In an move likely to stir further debate over the spread of cinema advertising, Century Theaters is circulating a public promise to keep multiplexes free from on-screen product pitches.
Such a circuit-wide marketing ploy is unprecedented, though Pacific Theaters uses an ad-free pledge to hype Hollywood’s upscale ArcLight theaters to cineastes.
“We feel that moviegoing is unique — an exciting experience that should have no relationship to sitting at home watching television,” Century chief Raymond Syufy said. “We want you to sit back, relax and enjoy the show.”
San Rafael-based chain will take that message to prospective patrons via newspaper promotions in several markets, Syufy said.
“Moviegoing has always been a magical experience; our guests come to escape and be entertained,” Century prexy Joseph Syufy said. “Hollywood provides the movies, and our job is to provide a comfortable and relaxing atmosphere.”
Century operates more than 900 screens in 75 locations in 11 states. Its CineArts unit operates 23 arthouse screens in six locations.
Privately held company, founded by the Syufys’ father Raymond Sr. in 1941, plans to add approximately 250 screens over the next three years. Other recent marketing innovations include chain’s making print-at-home ticketing available through Internet ticketer Fandango.
In keeping with the chain’s long-standing practice, the only product promos that will show up on screen at Century theaters will be a slide show of movie trivia mixed with a few promos of local businesses. No “rolling stock” ads will be run, officials stressed.
Avoiding backlash to ads
“We’re worried there’s going to be a backlash against ads and that we’ll get painted with the same brush as others,” Raymond Syufy Jr. said. “So, we’re not attacking what anybody else is doing, but we want to make it clear to the public that we’re not running (rolling stock) ads.”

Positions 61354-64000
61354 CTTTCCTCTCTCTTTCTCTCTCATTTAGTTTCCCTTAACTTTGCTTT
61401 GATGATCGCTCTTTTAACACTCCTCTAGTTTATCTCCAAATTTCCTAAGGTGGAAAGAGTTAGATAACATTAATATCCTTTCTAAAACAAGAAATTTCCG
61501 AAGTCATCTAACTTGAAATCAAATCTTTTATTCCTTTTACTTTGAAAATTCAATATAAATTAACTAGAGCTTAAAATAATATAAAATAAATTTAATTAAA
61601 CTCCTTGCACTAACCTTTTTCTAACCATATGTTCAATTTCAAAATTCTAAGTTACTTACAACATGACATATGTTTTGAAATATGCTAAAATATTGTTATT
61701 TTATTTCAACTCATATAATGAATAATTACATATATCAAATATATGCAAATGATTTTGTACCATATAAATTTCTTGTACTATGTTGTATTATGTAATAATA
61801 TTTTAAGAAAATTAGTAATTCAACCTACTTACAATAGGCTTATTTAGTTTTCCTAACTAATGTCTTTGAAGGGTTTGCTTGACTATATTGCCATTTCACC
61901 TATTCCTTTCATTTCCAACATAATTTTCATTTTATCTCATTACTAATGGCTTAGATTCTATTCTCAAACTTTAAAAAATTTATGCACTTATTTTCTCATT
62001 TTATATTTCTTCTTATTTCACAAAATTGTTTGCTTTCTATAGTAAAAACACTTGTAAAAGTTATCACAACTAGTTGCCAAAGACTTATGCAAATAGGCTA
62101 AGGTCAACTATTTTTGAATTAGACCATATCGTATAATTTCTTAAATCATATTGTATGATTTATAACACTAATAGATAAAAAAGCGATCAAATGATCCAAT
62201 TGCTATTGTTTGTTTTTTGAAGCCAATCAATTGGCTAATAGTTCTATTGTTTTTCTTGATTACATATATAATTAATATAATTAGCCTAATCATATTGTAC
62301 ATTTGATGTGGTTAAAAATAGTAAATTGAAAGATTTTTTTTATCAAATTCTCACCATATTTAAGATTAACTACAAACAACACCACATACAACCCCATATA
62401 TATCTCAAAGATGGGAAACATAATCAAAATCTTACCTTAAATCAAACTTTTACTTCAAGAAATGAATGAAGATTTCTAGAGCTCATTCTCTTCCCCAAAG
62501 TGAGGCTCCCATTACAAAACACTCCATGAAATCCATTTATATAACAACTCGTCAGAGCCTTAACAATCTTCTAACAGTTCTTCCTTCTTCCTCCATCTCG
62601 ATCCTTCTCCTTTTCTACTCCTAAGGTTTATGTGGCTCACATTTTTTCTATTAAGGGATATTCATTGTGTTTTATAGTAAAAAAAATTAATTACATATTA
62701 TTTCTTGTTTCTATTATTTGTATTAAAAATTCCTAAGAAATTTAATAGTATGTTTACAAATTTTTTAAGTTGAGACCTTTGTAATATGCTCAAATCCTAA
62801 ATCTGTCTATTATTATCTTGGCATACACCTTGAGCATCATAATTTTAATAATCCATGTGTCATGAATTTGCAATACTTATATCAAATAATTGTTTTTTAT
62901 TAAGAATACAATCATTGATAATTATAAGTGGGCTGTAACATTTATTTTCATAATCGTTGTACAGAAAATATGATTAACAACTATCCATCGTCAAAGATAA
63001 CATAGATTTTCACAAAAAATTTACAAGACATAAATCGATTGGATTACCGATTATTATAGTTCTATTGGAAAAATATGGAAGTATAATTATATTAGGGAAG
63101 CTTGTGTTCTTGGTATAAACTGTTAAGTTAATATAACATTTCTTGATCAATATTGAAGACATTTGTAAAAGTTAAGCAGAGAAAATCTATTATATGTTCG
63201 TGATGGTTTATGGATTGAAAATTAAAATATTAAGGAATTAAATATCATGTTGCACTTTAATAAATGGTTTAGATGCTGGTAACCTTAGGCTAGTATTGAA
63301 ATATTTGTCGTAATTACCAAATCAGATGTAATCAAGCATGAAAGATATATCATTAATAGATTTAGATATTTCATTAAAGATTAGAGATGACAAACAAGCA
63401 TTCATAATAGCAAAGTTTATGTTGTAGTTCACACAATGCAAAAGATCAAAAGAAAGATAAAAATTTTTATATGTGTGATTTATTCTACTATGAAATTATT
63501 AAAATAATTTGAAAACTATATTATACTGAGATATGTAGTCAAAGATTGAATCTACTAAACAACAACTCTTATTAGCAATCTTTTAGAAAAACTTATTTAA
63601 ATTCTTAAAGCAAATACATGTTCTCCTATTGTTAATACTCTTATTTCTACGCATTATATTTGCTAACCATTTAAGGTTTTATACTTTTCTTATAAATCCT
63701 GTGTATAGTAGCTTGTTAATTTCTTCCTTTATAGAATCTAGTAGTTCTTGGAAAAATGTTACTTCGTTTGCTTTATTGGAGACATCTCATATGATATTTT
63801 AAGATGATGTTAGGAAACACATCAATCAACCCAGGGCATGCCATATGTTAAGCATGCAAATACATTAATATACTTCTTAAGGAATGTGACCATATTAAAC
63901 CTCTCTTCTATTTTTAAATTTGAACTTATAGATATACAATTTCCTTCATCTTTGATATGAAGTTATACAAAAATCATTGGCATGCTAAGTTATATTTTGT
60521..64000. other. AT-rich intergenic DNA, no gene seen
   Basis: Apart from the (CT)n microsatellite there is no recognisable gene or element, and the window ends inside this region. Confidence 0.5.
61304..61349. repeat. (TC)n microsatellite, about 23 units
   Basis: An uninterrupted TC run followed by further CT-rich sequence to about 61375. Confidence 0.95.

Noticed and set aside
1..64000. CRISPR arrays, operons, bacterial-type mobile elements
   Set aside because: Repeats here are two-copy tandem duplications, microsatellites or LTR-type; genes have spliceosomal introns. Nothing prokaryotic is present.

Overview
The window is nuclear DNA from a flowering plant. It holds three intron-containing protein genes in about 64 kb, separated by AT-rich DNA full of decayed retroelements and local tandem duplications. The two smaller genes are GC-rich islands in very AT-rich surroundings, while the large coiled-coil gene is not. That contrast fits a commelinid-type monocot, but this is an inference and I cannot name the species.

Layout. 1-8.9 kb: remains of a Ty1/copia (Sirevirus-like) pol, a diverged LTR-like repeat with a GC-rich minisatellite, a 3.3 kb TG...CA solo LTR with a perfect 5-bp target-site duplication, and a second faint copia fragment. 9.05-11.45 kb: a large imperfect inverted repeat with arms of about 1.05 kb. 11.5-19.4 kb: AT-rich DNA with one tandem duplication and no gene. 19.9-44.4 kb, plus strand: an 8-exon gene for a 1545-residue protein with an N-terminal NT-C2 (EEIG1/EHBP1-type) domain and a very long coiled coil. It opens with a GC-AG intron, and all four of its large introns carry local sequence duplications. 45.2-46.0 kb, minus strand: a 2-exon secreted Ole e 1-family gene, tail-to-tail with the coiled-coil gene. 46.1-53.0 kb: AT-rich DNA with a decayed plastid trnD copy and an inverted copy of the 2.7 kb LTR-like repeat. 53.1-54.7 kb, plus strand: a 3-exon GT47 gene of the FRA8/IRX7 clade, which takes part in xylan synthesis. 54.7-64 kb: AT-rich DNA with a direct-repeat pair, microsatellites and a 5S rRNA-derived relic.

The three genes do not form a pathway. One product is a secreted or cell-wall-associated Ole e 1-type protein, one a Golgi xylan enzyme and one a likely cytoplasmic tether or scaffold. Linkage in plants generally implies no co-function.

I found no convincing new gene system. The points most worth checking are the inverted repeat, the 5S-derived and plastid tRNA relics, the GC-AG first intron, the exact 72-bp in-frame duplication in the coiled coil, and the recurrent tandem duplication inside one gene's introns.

The nation’s biggest movie chain — 6,000-screen Regal Entertainment — has been among the lead proponents of on-screen advertising. Looking to grow cinema advertising as a more meaningful source of ancillary revenue, Regal is currently engaged in a major push to install new digital systems in about two thirds of its auditoriums to facilitate the introduction of a 20-minute “pre-show” of product commercials and interstitial entertainment.
Regal aims to run its ads prior to the advertised showtimes of feature presentations. That could help it negotiate the more litigious elements of the moviegoing public, some of whom recently took their irritation over in-theater commercials to court.
In a class-action suit filed against Loews Cineplex in Illinois, litigants argue that the No. 3 U.S. exhib effectively defrauds the public by running ads at a time it advertises the intent to run a movie. Though many industryites doubt the legal merits of such a claim, it does draw a distinction between the approach of Loews and its Screenvision ad partner and Regal.
Screenvision execs believe national advertisers would be harder to attract if their product pitches were played prior to the lights dimming. Regal says its interstitial advertising — created by content partners such as NBC and others — will prove so compelling, patrons will show up early just to catch the pre-show.
Century, on the other hand, is hopeful auds will appreciate their making the cinema an advertising-free zone.
“We want to see that the public sees how we are different from some others, and we’ll see if we’re rewarded for it,” Syufy said.